05/04/2015 19:01 BST | Updated 05/06/2015 06:59 BST

Good Friday vs Easter: We Don't Always Have to Win

Could the message of Easter be that even from the worst loss in history, God can create a different kind of miraculous goodness, that transcends our childish need for simple victory? Isn't that the beauty of Christianity generally?

After the weekend of chocolate and roasts: a reflection on Easter, Good Friday and not winning.

"It's Friday, but Sunday's comin'!" Legendary American preacher Tony Campolo's trademark phrase always makes an appearance around Easter. Yes, he's saying, it all looks dark right now. Our Lord looks like he's been defeated. But wait. Just wait until Sunday. Until the Resurrection and Easter. Then you'll see what wining really looks like.

And he's right. The Resurrection changes everything. Easter is the cornerstone of our hope.

But I think Good Friday can teach us more than the climactic scene in a sports movie. More than: They think it's all over, but here's the Resurrection! The crowd goes wild and breaks into an ecstasy of tongues!

I think in our excitement about Sunday, we've forgotten what Friday can teach us: that sometimes it's okay not to win.

That's what we're saying, mostly, when we allude to Easter on Good Friday, isn't it? If we're honest? Just a little bit? The guy we were rooting for wins in the end, so wipe that smug look off your face, opposing team. We win.

And this is prevalent across liberal and conservative, progressive and traditional streams of our Church. The growing number of Christians whose squeamishness over penal substitution has led them to embrace the old (legitimate) alternative view of the Atonement, Christus Victor, is matched by triumphalist strength-worshippers who seem uncomfortable with Jesus' softer side. None of us like to be on the losing side. That's why Good Friday is so important.

The God of the universe, who could have called to his aid legions of beings so terrifying that the first thing they almost always say is: "Wait!Chill!Don't freak out!", allows himself to be horrifically and unjustly tortured to death. Allows himself to be beaten. And not, as we tend to think of it, pretend-beaten, as if Sunday's events make it any easier.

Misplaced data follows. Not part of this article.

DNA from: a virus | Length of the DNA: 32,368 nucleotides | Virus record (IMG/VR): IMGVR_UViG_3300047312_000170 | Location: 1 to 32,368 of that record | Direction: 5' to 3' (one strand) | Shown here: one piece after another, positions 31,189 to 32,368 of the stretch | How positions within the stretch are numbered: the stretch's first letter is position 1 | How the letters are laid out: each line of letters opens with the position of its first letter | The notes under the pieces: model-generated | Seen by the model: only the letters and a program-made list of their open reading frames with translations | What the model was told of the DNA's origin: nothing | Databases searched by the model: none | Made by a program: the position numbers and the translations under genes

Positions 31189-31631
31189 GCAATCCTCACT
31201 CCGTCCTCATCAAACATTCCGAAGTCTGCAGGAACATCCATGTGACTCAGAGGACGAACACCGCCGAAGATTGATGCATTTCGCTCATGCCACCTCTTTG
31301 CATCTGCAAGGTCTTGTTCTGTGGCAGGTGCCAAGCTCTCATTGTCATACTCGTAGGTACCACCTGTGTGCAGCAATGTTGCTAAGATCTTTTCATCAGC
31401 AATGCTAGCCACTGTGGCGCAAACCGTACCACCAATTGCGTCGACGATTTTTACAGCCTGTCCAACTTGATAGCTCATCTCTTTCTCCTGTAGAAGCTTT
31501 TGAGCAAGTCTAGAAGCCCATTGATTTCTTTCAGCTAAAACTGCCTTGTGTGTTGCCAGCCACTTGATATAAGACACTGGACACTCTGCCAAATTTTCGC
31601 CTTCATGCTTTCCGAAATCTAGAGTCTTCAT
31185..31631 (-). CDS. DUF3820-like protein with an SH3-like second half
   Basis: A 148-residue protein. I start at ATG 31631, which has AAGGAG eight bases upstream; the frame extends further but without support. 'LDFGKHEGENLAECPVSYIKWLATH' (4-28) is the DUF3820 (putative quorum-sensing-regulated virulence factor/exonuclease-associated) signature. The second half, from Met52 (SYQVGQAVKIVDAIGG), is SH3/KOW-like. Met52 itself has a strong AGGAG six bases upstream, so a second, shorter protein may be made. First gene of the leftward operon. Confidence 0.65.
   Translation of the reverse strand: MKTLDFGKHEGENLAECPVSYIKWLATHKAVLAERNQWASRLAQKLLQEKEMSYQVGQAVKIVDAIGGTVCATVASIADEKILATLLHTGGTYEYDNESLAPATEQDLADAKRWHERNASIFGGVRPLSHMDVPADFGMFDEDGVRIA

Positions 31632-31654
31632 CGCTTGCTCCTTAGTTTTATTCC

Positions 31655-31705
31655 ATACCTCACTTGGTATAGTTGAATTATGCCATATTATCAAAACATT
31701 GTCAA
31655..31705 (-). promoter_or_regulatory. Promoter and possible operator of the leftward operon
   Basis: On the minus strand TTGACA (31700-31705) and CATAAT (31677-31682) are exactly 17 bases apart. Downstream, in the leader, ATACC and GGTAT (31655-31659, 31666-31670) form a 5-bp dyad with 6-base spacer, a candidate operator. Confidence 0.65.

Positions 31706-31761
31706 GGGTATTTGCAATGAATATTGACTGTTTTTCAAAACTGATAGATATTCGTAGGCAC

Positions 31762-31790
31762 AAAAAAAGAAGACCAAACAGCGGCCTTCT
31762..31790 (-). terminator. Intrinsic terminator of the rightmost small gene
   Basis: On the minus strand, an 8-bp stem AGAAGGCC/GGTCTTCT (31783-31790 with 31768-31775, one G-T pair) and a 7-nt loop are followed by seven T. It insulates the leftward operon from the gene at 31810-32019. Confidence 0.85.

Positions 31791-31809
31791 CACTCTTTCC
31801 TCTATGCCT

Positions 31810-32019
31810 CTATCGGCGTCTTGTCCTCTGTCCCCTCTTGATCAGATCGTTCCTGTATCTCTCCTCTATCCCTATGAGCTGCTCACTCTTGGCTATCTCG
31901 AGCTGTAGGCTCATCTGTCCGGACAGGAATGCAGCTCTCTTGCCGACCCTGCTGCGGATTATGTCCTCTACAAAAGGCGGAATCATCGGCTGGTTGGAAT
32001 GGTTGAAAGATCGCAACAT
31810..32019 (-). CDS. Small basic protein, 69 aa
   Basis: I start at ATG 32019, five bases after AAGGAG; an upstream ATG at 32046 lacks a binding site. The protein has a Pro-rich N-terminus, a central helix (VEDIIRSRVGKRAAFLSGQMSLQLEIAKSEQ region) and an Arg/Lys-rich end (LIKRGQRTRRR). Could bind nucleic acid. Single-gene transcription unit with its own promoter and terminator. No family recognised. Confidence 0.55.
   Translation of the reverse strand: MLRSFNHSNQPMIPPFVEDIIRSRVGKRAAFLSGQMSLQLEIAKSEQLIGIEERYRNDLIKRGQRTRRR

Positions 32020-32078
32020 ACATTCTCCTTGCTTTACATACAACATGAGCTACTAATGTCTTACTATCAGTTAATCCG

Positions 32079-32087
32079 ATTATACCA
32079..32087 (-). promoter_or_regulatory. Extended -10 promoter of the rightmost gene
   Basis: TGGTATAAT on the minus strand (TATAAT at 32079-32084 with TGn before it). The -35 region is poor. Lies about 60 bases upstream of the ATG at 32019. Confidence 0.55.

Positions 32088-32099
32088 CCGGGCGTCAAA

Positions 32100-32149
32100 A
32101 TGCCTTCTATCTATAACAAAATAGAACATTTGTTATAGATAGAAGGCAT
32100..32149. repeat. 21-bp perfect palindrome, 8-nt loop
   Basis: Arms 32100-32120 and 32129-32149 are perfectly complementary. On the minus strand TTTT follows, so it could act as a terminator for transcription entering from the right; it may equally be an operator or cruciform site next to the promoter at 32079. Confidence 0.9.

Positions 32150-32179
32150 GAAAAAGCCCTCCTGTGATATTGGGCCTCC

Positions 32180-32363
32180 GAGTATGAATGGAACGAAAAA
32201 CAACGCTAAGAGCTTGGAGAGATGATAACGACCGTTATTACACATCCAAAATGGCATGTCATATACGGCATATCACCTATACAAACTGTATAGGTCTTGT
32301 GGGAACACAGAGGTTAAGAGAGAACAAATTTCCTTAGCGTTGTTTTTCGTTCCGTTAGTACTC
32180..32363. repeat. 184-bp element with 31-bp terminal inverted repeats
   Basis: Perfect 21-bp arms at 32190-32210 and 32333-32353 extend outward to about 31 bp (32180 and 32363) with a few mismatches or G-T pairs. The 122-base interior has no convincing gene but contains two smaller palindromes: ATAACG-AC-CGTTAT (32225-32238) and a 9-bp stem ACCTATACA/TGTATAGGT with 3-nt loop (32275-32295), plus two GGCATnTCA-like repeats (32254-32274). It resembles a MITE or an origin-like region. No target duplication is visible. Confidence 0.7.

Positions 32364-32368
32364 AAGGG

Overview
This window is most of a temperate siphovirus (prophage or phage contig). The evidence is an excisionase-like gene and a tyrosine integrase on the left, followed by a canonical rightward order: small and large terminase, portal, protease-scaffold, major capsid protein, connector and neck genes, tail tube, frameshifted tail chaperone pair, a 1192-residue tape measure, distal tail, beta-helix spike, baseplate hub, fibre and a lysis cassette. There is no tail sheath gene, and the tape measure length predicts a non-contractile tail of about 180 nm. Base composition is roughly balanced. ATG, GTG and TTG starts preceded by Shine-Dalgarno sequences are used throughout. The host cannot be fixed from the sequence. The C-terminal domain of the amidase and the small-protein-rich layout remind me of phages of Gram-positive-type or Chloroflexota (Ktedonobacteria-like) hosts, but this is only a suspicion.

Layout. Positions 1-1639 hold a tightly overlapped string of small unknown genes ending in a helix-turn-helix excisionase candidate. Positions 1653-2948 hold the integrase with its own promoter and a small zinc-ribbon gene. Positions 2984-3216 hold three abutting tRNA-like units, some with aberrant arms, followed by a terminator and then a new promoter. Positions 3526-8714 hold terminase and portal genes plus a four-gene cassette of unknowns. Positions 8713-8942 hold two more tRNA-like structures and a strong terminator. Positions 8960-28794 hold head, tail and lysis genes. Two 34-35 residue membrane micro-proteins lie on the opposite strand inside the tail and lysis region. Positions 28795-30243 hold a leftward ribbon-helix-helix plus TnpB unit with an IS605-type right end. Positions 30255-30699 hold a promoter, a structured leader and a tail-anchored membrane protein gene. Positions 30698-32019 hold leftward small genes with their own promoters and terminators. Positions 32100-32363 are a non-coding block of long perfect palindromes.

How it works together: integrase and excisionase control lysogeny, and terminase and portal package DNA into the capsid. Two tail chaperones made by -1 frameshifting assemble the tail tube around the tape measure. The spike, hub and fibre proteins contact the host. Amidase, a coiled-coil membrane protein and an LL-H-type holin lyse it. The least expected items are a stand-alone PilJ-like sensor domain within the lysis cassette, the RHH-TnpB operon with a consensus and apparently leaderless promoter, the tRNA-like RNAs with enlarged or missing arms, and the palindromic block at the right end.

Jesus pleads not to have to go through it in Gethsemane. He thinks God has abandoned him. He actually dies. He loses.

Could the message of Easter be that even from the worst loss in history, God can create a different kind of miraculous goodness, that transcends our childish need for simple victory? Isn't that the beauty of Christianity generally? It's not that our weakness disappears, but that in it he is made strong. It's not that old lives never happened, but that he has transformed them into something better. It's not that the Earth will pass away, but it will be made new.

Not that we always win, but that our losing can be the raw material of his greatest works.

Jesus comes back, raised from the dead, the first-born of God's resurrected - and his hands and side still bear the marks of how he was overpowered, stripped naked and killed. Those marks are reminders to us, so that we never forget what has happened, but they are not a source of shame. They tell us God's goodness is so immense we don't always need to fight so hard, don't always need to control things to keep them perfect, don't need to despair if we fail.

Jesus' wounds tell us to put away our swords, to restrain ourselves from using our power, to demonstrate a love for enemies that the world can never understand - a love that lets our enemies win - because in our losing, God can do incredible things. This is why we turn the other cheek. This is why we forgive. Not, as it has become popular to assert, because it's a more effective way of winning, but because when we allow ourselves to be beaten, we leave space for God to convict hearts, heal anger and break into the fabric of this world.

The lesson of Good Friday for us, here in the real world, is that we don't have to argue so hard or so much. We don't have to go to war so readily and we need not be so quick and keen to punish those who have done wrong. It is not our job to make sure good always wins in the way we want it to win. Our sense of justice, given to us by God, it's true, may rebel against this, but what cause would have been more just than protecting the spotless lamb of God from the schemes of evil men? And can we not learn something from the fact that his Apostles, when they faced martyrdom (and were not dying for our sins), also refused to fight?

They allowed themselves to be beaten, both literally and figuratively, yes, because of what they learned from Easter, but also from what Good Friday taught them. For God ultimately to win, sometimes it is acceptable and necessary for us to lose.